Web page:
About that time my oldest brother walked through the door panting for breath and laughing his hind end off. Needless to say, it all came together and unfolded in a hurry. I told mama what he did and she walked in the kitchen and picked up her switch and came back in the living room. She grabbed him by the shirt collar and took him out on the porch and switched his legs good. As she walked back in the house I heard her saying, “I better never hear tell of that happening anymore or I’ll give ye even more to cry about.” She told me I wasn’t going by myself after dark anymore and that she wasn’t stopping me from going to church but if she couldn’t go she’d make sure someone tagged along.


Those boogers sure were scary back then and they’re even more scary today, especially the two legged kind and I ain’t taking no chances, No Sireee. 

                                           © Susie Swanson, 2016

                                             Happy Halloween!!

Thursday, October 13, 2016

Funny Papers





When I was growing up I loved to roam through the neighborhood and visit the neighbors, especially the older folks. Walking by myself down an old road was safe back then. I never had any worries or fret about anything happening. It was a very different time, unlike today. Everybody walked everywhere they went. There wasn’t many vehicles on the roads and the few that we saw were people we’d known all of our life.

 There was this one older lady we called Miss Maude and I loved to visit her every chance I got. She lived by herself and loved to see me coming. She wore her hair up in a little bun in the back and always had on a little apron like both my grandma’s wore.
She always saved me the Funny Papers out of her Sunday newspapers. She subscribed to every newspaper there was and they only put the funny papers in the Sunday editions.
For the ones that don’t know what I’m talking about, it’s the comic strips. We always called them funny papers.
She found out early on that I loved to read em cause when I’d visit her and we’d sit on her little porch and I’d pick up her newspapers that she’d laid down and start reading em. I loved sitting in that little porch swing, swinging back and forth, listening to her talk while she rocked in her rocking chair.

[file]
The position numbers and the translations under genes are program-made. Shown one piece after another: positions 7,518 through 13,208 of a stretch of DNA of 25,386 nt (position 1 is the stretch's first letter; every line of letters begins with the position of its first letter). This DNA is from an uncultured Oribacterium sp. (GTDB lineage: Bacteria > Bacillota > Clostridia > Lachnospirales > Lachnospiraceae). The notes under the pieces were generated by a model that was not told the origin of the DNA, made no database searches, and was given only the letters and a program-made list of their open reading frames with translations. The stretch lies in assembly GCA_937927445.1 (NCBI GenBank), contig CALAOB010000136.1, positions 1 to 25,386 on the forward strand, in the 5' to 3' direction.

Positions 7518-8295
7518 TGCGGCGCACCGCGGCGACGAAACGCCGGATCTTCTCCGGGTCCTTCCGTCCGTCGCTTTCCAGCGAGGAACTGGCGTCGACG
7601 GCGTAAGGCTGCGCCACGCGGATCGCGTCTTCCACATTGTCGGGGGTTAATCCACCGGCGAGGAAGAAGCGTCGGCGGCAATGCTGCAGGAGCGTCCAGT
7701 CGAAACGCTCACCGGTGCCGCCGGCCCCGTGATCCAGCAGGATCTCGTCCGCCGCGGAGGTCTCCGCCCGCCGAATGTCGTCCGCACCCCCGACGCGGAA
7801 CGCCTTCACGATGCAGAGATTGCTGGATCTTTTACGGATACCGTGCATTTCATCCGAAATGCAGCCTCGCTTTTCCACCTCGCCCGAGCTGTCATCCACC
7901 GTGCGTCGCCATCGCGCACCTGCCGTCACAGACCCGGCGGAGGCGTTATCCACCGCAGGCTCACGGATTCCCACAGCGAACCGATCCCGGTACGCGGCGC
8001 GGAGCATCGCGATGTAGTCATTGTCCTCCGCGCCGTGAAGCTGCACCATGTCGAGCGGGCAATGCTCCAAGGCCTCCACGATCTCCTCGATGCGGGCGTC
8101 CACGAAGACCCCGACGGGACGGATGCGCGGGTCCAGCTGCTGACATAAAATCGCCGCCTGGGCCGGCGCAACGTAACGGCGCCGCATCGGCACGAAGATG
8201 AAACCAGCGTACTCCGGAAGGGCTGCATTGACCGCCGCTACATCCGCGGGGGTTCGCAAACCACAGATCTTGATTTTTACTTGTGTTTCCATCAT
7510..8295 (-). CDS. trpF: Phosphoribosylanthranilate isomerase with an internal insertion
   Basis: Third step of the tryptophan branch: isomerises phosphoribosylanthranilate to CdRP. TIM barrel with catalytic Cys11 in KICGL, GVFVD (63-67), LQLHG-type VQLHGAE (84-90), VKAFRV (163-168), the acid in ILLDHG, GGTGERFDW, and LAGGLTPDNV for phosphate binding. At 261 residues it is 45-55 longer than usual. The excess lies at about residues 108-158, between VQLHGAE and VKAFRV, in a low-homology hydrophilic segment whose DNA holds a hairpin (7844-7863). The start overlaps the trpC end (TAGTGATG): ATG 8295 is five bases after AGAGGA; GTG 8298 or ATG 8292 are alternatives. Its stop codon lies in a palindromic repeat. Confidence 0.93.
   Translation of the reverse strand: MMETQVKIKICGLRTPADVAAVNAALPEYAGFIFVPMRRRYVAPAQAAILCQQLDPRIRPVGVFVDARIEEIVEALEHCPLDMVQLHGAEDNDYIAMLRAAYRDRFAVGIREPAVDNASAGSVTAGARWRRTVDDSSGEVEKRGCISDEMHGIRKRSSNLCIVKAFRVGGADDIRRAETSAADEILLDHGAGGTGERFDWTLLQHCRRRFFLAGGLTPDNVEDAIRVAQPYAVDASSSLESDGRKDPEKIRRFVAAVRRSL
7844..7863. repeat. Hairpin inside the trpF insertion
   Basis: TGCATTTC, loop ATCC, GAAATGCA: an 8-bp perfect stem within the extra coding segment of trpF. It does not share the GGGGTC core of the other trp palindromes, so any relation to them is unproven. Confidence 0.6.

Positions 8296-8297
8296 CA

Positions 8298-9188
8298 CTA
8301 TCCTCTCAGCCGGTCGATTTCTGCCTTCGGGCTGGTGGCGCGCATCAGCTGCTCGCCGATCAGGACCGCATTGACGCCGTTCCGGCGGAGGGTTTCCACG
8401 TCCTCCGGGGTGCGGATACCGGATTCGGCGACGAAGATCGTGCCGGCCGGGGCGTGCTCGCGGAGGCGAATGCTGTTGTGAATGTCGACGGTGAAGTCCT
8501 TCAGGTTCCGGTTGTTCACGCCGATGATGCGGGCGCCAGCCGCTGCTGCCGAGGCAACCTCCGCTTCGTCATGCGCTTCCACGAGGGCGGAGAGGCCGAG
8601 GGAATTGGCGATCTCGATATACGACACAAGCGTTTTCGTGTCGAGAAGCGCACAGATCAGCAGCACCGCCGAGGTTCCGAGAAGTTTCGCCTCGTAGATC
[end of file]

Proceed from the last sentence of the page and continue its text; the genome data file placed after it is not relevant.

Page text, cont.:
She’d tell me about how it was when she grew up and I could see the sparkle in her eyes when she got in a big way of talking. I kinda figured it out that she got lonesome and that’s one of the reasons I loved to visit. The other reason was to listen to her tell about her memories. That always intrigued me so much. I loved to listen to the older folks talk about the way it was for em in their childhood and the things that happened way back then. They lived in a very different time and saw so many things, stuff that I could only see through their eyes and relive in their heart.

It’d be close to suppertime before I’d leave for home. She’d say, don’t forget your funny papers and I’ll have you some more in a few days if you’ll come on back and see me. I’d tell her that I’d try. I’d head towards home cause mama always told me not to stay so late and be back by suppertime. I’d wear those funny papers out reading em so much.

Then one day she told me to ask my mama if I could help her do some house cleaning chores. That tickled me to death and I asked mama if it’d be alright and she said as long as I wasn’t so late getting in. I never neglected my chores at home. We all knew what needed to be done and we did it without being told.
I’d help Miss Maude put out her wash and hang it on the line. She’d wash one day out of the week and even then she only had an armful compared to what me and mama had. I knew all about washing clothes in the wringer washing machine cause I’d helped mama enough. Sometimes I did her dishes, dusting, etc. She’d give me a quarter or fifty cents for helping her. That was big money to a kid back then. It burnt holes in my pockets till I could get to the store.

Then one day she told me to ask my mama and daddy if one of my brothers could come and mow her yard occasionally. Mama said it’d be alright but she’d only let my oldest brother. He was the only one she trusted to run that push mower. It was the kind of mower that didn’t use gas and ye had to really push. Since her yard was small, flat and not big, it didn’t take him long to do it. I’d be doing something else in the house for Miss Maude while he was busy mowing. She’d give us a little money and we’d run to get home and show it to mama and daddy. It made us feel so big and proud that we’d earned it on our own. I’d put a little back and save it for Christmas, just waiting for the chance to go to the Dime Store in town. I knew mama and grandma tried to go just before Christmas each year. I always had in mind to at least get mama and daddy a present since they hardly ever got anything. Of course, they always said if we had food on the table and a place to lay our head we had plenty.

 That would always be in the summer. When school started in the fall we’d try to go in the evenings as much as we could and we’d sit on that little porch and listen to the crickets and katydids and Miss Maude talk about her memories. It’d be dusky dark when we left for home.